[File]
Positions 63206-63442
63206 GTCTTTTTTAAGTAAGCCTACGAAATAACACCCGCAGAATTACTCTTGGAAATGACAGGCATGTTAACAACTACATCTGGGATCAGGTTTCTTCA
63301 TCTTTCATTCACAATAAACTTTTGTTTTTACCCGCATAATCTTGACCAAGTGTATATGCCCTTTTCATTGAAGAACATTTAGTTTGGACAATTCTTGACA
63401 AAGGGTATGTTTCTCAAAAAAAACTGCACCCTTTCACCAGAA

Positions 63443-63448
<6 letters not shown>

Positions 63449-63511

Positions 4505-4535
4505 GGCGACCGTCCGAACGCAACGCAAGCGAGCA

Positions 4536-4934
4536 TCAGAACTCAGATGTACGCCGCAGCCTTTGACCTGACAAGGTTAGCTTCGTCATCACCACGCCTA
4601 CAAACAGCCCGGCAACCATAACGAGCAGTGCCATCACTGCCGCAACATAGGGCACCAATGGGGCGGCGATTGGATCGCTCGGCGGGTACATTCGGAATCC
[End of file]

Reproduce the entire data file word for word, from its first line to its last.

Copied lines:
Positions 63206-63442
63206 GTCTTTTTTAAGTAAGCCTACGAAATAACACCCGCAGAATTACTCTTGGAAATGACAGGCATGTTAACAACTACATCTGGGATCAGGTTTCTTCA
63301 TCTTTCATTCACAATAAACTTTTGTTTTTACCCGCATAATCTTGACCAAGTGTATATGCCCTTTTCATTGAAGAACATTTAGTTTGGACAATTCTTGACA
63401 AAGGGTATGTTTCTCAAAAAAAACTGCACCCTTTCACCAGAA

Positions 63443-63448
<6 letters not shown>

Positions 63449-63511

Positions 4505-4535
4505 GGCGACCGTCCGAACGCAACGCAAGCGAGCA

Positions 4536-4934
4536 TCAGAACTCAGATGTACGCCGCAGCCTTTGACCTGACAAGGTTAGCTTCGTCATCACCACGCCTA
4601 CAAACAGCCCGGCAACCATAACGAGCAGTGCCATCACTGCCGCAACATAGGGCACCAATGGGGCGGCGATTGGATCGCTCGGCGGGTACATTCGGAATCC